For someone who straddles the duality of being a Nigerian writer with strong connections to their home country and fully embraces their identity as a Nigerian diaspora, Chibundu Onuzo has had a better run than most. Her debut novel, The Spider King’s Daughter, released when she was a teenager, set her apart as a Nigerian writing prodigy in the company of Chimamanda Adichie and Helen Oyeyemi, but it was her press run for her sophomore novel Welcome To Lagos, that really set her apart as wholly her own person. Onuzo became famous for her singing as much as her writing, and her very strong connections to the motherland, which proved a handy tchotchke for western interviewers unsure of where to place her.
However, her recent essay in the Guardian UK, took things a step too far. Onuzo who comes from an affluent Nigerian family, many of whom have dual citizenship in European countries took a family trip to Barbados to celebrate the 40th anniversary of her parent’s marriage. Events like this often provide writers with fodder that appeals to Western media; a person of colour providing perspective on a country or tourist destination populated by Black, Asian or Middle Eastern people.
Long the preserve of white travelers, current race sensitivities mean that many of the ‘casual’ observations the original bastions of this form of travel writing lead to backlash, but with POC writers with considerable influence, audiences might be more lenient.
Not so with Chibundu Onuzo, whose essay was panned as ‘classist’ and ‘tone deaf’. It is hard to ignore the lack of research about Barbados that went into Onuzo’s essay. She didn’t mention once Rihanna, who is the country’s tourism ambassador and has done significant work to help the country’s public image. She knew little about the country’s history and its relationship with slavery, and from her own words, didn’t leave the resort where her family was couched to actually visit the tiny island country and understand its people. Most people couldn’t reconcile that Onuzo willingly chose to visit a former slave plantation, preserved most likely by white owners who still profit off this relic of slavery and were quick to tell her so.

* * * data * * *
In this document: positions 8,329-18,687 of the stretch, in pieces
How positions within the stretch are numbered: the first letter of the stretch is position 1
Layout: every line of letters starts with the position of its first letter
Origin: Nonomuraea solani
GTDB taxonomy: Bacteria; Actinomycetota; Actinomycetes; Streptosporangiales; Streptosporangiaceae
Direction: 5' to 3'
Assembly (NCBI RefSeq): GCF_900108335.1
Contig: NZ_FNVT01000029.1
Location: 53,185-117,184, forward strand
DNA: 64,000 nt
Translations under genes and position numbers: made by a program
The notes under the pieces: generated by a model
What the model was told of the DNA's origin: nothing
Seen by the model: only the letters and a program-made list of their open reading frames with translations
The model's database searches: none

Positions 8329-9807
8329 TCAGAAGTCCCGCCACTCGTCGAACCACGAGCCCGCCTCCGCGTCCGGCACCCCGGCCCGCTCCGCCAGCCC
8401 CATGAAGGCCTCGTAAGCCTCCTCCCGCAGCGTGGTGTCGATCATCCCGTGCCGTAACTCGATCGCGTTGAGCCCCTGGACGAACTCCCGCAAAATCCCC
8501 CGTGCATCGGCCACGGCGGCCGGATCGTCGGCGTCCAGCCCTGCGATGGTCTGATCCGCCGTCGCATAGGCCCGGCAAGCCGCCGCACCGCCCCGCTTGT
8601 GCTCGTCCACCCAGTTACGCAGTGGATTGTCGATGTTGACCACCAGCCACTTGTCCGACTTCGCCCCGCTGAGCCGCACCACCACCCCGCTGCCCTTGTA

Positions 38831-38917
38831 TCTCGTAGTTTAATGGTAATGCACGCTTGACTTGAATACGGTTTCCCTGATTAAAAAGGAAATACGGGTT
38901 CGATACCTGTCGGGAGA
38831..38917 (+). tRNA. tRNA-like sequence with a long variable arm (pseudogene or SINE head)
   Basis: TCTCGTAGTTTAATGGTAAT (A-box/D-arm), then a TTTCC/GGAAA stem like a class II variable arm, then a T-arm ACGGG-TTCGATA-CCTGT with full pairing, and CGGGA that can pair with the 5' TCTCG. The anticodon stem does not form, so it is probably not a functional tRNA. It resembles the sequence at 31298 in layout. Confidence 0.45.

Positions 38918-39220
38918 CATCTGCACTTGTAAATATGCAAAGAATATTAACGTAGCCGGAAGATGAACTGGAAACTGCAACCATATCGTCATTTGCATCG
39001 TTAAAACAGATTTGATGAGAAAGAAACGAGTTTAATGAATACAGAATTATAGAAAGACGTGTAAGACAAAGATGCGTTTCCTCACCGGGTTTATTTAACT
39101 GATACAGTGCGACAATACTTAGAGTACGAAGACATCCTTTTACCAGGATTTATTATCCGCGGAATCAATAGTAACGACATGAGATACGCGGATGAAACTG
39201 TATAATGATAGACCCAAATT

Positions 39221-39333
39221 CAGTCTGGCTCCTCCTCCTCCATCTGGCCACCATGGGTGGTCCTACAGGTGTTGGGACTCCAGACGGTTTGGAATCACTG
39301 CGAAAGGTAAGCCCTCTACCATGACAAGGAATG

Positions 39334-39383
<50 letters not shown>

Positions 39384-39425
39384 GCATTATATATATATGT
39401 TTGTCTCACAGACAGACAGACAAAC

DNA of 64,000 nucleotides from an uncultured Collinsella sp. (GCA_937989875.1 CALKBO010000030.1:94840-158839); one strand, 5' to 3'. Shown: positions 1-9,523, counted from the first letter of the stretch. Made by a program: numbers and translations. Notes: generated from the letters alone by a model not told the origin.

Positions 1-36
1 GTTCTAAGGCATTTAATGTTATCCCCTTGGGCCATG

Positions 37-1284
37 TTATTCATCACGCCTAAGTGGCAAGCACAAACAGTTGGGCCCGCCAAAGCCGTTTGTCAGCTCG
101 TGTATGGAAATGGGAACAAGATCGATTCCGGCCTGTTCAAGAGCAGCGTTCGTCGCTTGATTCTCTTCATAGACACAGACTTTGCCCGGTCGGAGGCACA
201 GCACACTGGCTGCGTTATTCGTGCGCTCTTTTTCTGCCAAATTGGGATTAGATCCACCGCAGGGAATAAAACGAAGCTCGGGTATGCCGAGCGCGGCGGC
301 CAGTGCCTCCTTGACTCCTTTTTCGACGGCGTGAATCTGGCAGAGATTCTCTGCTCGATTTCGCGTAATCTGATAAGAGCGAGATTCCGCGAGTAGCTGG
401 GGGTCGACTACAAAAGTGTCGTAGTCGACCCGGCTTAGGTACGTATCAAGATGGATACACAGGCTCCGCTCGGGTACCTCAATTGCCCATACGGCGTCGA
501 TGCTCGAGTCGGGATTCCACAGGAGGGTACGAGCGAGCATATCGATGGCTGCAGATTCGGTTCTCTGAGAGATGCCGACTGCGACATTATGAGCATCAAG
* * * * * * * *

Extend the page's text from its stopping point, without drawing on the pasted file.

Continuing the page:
Onuzo is lucky, so far, no one has mentioned ‘cancelling’ her; and quite a few people are laying blame at the feet of the Guardian UK, whose job it was to ensure that an essay lacking this much nuance even made its way to publication in the first place. But Onuzo’s public ribbing offers an important lesson. Fame doesn’t preclude a writer from researching a topic before speaking authoritatively on it. Neither does being a person of colour of African descent mean that your words and actions cannot be harmful to other people of colour.
Not every platform needs to be used, sometimes just enjoy your vacation and like the waves of the Atlantic, let your opinions wash away.